Wednesday, November 18, 2015

The Queen of QVC

The parcels arrive daily,
like seaweed and shells
from the tide.

She keeps calling,
buying,
collecting,
gifting and re-gifting.

She’s hates if someone
calls her a hoarder,
and can’t understand
why she was prescribed
an antidepressant.

When I visit
there’s no place to sit,
and it resembles less
the home I grew up in
and more a packaging
and shipping depot.

In a rare moment
of lucidity and candor,
she confessed
she’s trying to find the
perfect gift
to give so people
would like her.

Digging further,
she knows
she’s trying to find
the perfect gift,
and I ask her
what’s the one thing
she wants.

I already know
the answer,
and she sobs
and I just sit there
unable to do
anything about
my father’s death.

15 comments:

  1. This bring back memories of my mother before she vanished to dementia, the home remains with all it's content but she's now in a retirement home. I wonder why she kept ordering things.. she never told me... but exactly that shipping depot... deeply touching.

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  2. Oh, Mosk, this is such a powerful poem! I think it points the reader in the direction that one of the reasons people hoard is that they are trying to fill up something inside them - a loss. And accumulating things is an effort to do that. But....it can never EVER fill up the hole made through a death. Your poem moved me greatly.

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  3. Such a beautifully poignant piece.

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  4. You illustrate such depth of understanding in these verses that you made me feel for her. She can neither lure him back nor ignore change forever. I want to hug her and take her for a walk on a beautiful beach where she can pick up the "gifts from the sea."

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  5. Sadly.. nothing
    will ever replace
    love.. either
    given or taken..
    but nothing
    can take
    Love away
    when
    lived as is
    as LOVE as now..
    no other answers
    i know of truly
    but
    Love as is NOW..:)

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  6. Oh this is so sad. I can see her, sobbing, missing your father, trying to fill the empty space with what cannot possibly fill it. Bless you for understanding. And for being there.

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  7. Mosk--this is so poignant--we will do anything to escape our pain when it is big enough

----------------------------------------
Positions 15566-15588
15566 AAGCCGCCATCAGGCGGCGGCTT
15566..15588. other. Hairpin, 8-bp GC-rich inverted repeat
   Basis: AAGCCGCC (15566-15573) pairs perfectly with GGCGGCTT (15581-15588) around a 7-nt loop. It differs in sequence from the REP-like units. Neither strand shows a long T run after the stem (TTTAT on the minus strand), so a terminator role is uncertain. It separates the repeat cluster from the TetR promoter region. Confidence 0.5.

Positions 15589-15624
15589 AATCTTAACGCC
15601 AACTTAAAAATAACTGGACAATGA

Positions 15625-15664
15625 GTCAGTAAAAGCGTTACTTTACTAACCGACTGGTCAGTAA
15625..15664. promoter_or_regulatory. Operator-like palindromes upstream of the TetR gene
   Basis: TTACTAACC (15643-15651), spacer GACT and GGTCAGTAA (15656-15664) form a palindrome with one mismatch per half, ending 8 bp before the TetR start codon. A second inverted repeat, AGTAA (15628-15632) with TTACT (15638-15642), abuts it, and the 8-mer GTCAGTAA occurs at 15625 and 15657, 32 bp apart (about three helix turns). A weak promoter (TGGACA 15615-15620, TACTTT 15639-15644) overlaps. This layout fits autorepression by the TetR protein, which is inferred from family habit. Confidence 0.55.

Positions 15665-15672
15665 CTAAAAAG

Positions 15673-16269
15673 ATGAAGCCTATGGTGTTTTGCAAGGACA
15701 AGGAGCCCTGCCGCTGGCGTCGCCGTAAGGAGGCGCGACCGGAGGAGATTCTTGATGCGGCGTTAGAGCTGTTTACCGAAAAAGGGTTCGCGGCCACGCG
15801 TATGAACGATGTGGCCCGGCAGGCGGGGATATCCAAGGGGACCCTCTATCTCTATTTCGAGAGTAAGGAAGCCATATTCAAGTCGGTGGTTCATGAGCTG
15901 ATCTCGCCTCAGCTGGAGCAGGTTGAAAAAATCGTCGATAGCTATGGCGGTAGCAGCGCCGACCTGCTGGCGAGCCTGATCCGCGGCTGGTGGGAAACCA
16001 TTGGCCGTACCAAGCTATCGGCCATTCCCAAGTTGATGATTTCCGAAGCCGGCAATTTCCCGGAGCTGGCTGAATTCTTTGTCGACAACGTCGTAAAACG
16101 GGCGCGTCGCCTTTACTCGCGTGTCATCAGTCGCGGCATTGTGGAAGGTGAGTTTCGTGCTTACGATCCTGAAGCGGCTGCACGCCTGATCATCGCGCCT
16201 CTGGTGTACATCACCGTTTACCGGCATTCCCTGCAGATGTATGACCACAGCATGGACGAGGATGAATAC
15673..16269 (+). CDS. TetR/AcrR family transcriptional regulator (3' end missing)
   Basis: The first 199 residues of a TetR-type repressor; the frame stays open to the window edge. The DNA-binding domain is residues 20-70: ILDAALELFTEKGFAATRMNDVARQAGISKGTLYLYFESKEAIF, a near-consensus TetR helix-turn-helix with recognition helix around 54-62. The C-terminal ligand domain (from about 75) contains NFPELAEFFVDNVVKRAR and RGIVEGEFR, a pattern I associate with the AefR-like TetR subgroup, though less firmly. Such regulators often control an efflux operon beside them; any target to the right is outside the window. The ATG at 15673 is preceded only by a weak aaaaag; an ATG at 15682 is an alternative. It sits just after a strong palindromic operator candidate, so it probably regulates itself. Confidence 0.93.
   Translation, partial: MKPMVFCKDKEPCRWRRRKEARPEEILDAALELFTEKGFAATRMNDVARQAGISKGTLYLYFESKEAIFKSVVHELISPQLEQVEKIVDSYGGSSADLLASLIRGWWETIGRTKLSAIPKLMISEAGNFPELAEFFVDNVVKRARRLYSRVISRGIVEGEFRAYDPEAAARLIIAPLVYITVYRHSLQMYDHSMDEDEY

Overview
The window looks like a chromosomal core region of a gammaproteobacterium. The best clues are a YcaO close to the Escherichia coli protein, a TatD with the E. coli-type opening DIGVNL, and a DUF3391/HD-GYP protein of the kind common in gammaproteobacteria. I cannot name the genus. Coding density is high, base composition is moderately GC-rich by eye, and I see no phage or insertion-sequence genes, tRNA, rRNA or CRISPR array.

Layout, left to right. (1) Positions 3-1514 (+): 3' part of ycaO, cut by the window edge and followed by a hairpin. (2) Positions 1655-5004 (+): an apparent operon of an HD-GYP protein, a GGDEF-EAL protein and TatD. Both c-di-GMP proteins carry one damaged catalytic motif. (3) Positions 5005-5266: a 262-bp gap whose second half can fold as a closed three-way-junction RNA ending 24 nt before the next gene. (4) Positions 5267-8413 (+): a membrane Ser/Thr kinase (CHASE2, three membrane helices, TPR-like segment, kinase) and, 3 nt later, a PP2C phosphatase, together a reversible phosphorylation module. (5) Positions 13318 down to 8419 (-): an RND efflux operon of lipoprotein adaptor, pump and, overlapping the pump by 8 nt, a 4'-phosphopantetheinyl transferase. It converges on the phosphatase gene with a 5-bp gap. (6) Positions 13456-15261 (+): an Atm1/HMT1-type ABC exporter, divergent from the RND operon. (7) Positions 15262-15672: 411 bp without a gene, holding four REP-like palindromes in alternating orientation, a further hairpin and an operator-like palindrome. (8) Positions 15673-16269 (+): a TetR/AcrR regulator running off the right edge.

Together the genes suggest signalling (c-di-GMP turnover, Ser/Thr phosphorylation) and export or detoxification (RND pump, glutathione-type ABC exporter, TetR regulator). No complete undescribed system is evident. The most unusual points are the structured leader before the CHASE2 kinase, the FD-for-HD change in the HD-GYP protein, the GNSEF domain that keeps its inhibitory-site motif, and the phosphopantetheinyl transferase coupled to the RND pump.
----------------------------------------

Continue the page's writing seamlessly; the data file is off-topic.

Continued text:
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  8. I feel so bad for your mother...poor dear. Many people choose many different ways to fill up those empty spaces inside. You can't blame them for not wanting to hurt.

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  9. This is the kind of poem which instantly punished me for being too judgemental. It started off with the hoarding and I'd just been recently to the home of a lady who is a hoarder, so was thinking how awful it was and feeling sorry for her (but also slightly nauseous in her house, no place to sit, no clean teacup etc.). But then you so gently peeled back the layers and the reasons for the desperate hoarding, the sense of loss, and I felt like a right old cow for daring to judge!
    Thank you for reminding me to suspend judgement and seek to understand instead.

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  10. This is so sad, Mosk.

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  11. Tears are falling over the sense of loss that you shared so brilliantly!

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  12. We all try to fill our voids in different ways. Nice that you explored until you helped your mother and you identify what she was trying to fill. It must be such a challenge to deal with this. I wish you well.

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  13. So often we are looking for the way to "fix" people when what they need is human contact. This is beautiful and sensitive poem.

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  14. There is always an empty place to fill. This is sad, powerful, and too true of many.

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  15. Such a poignant pome - all so very often the thing we truly need cannot be bought - there in lies the paradox of consumerism..trying to sell us everything we 'need' - a powerful poem

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